How to Start a Public Library
On a cold rainy Wednesday morning, I went to work at my branch. The day after the commissioners meeting, I had to go to work. There is, at the time of this entry, another managers meeting to go over the budget for the new fiscal year. This afternoon, there will be a meeting with the staff about said budget. The results from yesterday put this library system on the chopping block as the millage was voted as a flat rate. There are no reserves to bolster the budget and the no increase in millage means that the fumes we were on are now depleted. The proposed closures would mean 22 libraries would be closed down unless from now until October funds are diverted to us.
I as a voter understand the toxic nature of the words “tax increase”. The recession has affected not just some but a great deal of people for the past several years. My family and I are still in recovery mode and just maintaining the minimums. With the closures, I am certain not to have a job and worse, my wife could also not have a job. I am not calling myself Henny Penny and that the sky is falling but the reality is, we are facing an even more obstacle to having financial security and stability. I am not asking to be paid more for what I do but I also don’t want to be paid less for what I do. I love what I do but I have to face the immediate future to do what I love somewhere else.
As I’ve mentioned before, I thought about having an independent library to be… well, um… independent. Like NPR, the library would have to get its support from the public as well as from businesses. The reality is this would be an uphill challenge and I’m not sure I’m up for the challenge. I have a family to support and raise and to boot such ventures are risky. However, during the last SEFLIN conference, as always, I was inspired.
Jamie LaRue has been the director of the Douglas County Libraries since 1990. He had talked about the problems he was having at a branch whereby a return book would take four days to be put back on the shelf. Despite having five staffers at circulation and five in the back, it still took four days to get to the shelf. The answer to this problem was RFID (Radio Frequency identification). They invested in this technology and had a positive cascading effect. There was no longer the need for a circulation desk; the staff was free to roam the floor to help patrons. The reference desk was no longer staffed by professional librarians as they went out into the community to give service. The list goes on and on but what happened was the reduction in overhead. The major cost for any business is people. This library wound up saving more money as time passed because the reduction in staff was done through attrition. Those position would not be filled but those who stayed got an increase in salary. At one point, my library system was planning on doing the same but the initial or overall cost was too high. While I agree with my library system, the cost down the road is the current nightmare that I, my wife and colleagues are facing. If were able to have shortened our operations, we would not have had to do this high number of closures and layoffs. At least that is my thinking.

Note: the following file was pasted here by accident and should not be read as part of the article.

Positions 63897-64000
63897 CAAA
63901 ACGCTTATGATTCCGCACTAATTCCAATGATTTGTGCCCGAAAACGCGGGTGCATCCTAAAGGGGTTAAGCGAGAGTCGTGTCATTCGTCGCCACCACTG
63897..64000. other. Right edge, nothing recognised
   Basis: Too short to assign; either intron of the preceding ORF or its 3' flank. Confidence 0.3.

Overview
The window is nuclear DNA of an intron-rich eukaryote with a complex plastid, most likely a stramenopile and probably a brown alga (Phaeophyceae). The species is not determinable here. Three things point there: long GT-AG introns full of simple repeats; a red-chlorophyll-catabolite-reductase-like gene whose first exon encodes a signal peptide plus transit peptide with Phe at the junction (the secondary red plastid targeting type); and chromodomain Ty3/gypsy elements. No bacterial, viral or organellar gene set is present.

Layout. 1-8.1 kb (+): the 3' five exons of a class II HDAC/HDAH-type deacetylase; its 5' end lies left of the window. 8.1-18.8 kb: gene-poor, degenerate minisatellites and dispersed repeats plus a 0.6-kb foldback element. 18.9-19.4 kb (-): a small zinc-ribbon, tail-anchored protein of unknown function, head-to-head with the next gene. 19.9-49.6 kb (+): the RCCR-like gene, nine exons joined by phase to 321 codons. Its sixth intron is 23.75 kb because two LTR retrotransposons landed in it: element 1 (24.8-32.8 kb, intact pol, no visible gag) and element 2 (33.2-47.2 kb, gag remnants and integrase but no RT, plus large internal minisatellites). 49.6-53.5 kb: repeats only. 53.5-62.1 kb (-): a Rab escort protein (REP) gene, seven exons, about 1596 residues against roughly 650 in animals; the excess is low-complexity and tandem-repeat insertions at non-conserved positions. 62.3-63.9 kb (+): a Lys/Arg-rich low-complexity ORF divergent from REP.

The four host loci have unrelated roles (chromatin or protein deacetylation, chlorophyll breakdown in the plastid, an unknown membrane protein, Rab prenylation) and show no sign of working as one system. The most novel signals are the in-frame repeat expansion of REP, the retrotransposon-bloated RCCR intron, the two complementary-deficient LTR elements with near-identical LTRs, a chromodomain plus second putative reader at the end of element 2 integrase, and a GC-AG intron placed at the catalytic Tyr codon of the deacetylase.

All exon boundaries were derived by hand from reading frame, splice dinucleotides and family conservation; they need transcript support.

Where to go from here? Hey, let us open up a library.
One of my colleagues sent me a link to an article dated back in 2000. While the information a bit older, it is still relevant to the times today. The author talked about having libraries moving away from traditional forms of funding i.e. the government. Yes, to open up a library there will have to be sponsors for financial support. This sounds like the demise of the free aspect of public libraries but rather this is the new course of action libraries need to take to stay alive. When you get a chance, click here to read this interesting article.
Despite all this, I need to consider my options first.